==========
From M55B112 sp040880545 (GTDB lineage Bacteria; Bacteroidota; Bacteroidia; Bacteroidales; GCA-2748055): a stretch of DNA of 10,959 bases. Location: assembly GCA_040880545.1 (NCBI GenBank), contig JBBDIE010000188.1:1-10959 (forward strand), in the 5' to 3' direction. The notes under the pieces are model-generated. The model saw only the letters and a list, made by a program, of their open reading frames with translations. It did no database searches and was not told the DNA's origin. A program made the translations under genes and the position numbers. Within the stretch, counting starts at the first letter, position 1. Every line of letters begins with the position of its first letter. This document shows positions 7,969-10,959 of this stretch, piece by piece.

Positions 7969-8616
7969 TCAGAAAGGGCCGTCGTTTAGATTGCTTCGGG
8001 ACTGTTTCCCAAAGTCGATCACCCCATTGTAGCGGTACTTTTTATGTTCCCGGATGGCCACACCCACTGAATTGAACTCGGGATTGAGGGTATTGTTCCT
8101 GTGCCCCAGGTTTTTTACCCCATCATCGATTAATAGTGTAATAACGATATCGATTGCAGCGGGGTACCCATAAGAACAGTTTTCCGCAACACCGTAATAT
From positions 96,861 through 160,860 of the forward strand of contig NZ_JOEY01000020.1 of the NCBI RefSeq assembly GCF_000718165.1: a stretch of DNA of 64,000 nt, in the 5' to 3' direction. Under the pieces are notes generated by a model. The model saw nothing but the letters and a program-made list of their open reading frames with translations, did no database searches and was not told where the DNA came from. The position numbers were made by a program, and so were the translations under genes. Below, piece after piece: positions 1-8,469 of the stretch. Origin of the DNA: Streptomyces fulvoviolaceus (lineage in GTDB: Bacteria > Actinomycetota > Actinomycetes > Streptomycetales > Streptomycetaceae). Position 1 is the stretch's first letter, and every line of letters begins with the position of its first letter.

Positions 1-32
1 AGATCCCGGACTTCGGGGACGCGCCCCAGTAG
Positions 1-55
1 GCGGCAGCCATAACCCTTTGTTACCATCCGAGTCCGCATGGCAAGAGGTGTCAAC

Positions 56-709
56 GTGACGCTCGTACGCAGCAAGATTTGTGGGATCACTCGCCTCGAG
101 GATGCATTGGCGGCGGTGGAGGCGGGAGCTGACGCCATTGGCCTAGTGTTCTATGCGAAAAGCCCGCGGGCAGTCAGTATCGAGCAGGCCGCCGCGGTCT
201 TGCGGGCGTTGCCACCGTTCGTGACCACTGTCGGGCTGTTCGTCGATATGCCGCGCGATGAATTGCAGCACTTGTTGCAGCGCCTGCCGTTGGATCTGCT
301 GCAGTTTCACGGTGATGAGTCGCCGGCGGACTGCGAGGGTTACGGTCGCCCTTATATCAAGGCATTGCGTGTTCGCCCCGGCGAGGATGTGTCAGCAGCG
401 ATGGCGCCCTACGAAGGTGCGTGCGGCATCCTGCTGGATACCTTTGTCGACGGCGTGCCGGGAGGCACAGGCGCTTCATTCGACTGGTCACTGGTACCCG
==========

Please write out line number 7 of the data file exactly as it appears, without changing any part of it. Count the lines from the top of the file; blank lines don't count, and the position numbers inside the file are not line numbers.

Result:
Positions 1-32